And finally there’s Jim Quinlan, Barbara’s husband and Bree’s father and a former member of the Payson School Board. He’s been a teacher for 44 years, including 25 years teaching English at Payson High School. Now, he’s on the faculty at Gila Community College, where he’ll remain. When he went on the school board, Barbara stopped working at the district due to conflict of interest rules, which apply to spouses but not other family members. He resigned from the board when the family decided Barbara needed to return to the classroom. Of their six children, four became teachers but only two remain in the profession — Bree and Byron, who at one time was a middle school counselor in Payson until the district eliminated the position.

Studies show that the best teachers can make a tremendous difference in how kids’ lives turn out. Things like poverty, family trauma and family education have the biggest impact on whether students thrive in school. However, the quality of the teacher remains the biggest single factor the school system can actually control. It counts for more than per-student spending, class size, administration, transportation, extracurricular activities or any other factor, according to studies by the RAND Corporation and other researchers.

But some 1,600 Arizona classrooms started the year without a teacher in 2018, according to an Arizona School Personnel Administrators Association survey. Another 663 teachers quit in the first month of school. Arizona has among the lowest teacher salaries and largest class sizes in the nation. The Legislature has responded to the shortage first by saying teachers don’t need formal teacher training and credentials, although research suggests a good training program does have an impact on teacher effectiveness. Then lawmakers promised a 20 percent teacher raise over three years — with one more year to go. However, the raise will still leave Arizona in the bottom 20 percent nationally when it comes to teacher pay.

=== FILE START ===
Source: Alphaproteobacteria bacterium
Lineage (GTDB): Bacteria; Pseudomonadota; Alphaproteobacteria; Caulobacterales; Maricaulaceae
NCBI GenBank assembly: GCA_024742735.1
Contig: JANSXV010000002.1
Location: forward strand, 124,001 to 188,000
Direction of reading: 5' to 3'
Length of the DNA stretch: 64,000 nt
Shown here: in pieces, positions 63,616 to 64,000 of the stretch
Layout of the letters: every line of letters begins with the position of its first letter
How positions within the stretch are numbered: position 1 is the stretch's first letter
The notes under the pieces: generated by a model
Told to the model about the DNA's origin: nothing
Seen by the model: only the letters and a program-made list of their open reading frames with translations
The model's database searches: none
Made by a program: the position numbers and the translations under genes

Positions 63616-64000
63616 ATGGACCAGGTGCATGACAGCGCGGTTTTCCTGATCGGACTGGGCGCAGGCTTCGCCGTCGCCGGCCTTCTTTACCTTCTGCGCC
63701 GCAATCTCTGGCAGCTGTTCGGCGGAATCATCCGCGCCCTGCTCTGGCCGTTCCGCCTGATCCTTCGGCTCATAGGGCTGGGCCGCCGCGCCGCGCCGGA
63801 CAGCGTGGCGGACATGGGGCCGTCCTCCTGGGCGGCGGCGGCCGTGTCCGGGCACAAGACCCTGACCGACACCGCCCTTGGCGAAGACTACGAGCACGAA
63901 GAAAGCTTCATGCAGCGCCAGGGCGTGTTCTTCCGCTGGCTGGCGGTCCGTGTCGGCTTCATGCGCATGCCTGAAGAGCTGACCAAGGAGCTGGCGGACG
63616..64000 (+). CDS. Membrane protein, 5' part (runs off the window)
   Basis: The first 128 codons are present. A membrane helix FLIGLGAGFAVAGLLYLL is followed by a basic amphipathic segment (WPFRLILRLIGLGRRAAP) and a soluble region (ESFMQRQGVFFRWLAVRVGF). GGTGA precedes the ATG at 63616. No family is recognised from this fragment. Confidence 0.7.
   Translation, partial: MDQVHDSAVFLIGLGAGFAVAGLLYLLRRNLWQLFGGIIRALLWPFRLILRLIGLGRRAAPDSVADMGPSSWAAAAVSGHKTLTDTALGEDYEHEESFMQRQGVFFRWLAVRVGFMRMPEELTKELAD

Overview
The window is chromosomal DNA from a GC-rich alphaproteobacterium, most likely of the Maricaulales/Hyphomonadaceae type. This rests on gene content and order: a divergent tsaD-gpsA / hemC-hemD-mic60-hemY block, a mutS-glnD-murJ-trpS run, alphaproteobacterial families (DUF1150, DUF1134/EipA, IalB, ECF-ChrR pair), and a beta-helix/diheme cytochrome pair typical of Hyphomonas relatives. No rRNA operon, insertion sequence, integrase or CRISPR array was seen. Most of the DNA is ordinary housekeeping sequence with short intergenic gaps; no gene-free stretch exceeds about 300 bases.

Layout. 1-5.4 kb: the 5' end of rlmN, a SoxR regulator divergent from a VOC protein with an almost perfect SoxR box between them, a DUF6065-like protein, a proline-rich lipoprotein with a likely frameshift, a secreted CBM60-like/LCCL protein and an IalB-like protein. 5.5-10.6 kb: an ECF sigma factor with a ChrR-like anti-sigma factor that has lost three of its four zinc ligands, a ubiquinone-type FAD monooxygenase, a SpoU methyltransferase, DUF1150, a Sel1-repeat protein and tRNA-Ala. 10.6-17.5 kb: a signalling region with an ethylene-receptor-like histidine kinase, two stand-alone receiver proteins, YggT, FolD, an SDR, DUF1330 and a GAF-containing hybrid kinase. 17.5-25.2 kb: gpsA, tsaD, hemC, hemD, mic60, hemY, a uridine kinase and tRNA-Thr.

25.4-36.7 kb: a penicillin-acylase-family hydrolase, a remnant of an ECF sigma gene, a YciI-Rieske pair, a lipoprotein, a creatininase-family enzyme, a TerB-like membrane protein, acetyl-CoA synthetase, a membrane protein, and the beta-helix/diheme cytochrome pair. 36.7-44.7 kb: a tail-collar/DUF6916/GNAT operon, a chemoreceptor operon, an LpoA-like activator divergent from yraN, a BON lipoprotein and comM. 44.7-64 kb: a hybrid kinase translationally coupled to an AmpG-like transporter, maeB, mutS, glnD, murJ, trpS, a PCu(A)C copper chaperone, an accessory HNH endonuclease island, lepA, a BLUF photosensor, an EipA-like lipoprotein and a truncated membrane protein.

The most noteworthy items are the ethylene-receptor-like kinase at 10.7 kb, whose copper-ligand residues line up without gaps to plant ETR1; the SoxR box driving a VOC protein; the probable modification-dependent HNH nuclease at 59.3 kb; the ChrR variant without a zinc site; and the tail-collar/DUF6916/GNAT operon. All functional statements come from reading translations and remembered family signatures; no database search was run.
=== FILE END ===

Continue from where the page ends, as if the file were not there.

The Morrison Institute for Public Policy recently completed a study that found Arizona loses more teachers every year than the teaching programs at the three state universities produce.

So that makes it vital to listen to the insights about Payson schools offered by four veteran teachers.

“They’ve taken so much away from the teachers — being the expert in the classroom,” said Jim. “The high stakes testing mode we’ve been in, it’s taken the fun out of teaching in school. If you want to teach the letter “O” for “Orange” during Halloween, you can’t because that’s not what’s on the schedule or calendar. I think it’s education in general, not just Payson — other districts obviously have the same problem.

“We have a great faculty, great coaching staff, but slowly but surely we’ve lost a lot of great teachers. Once you have a good teacher, you should do almost anything to try to keep them — they’re so hard to find and to develop. But so often I’ve seen teachers leave Payson with a bitter taste in their mouths.”

Next: Get the insights of veteran Payson teachers who are leaving the district.

Contact the writer at paleshire@payson.com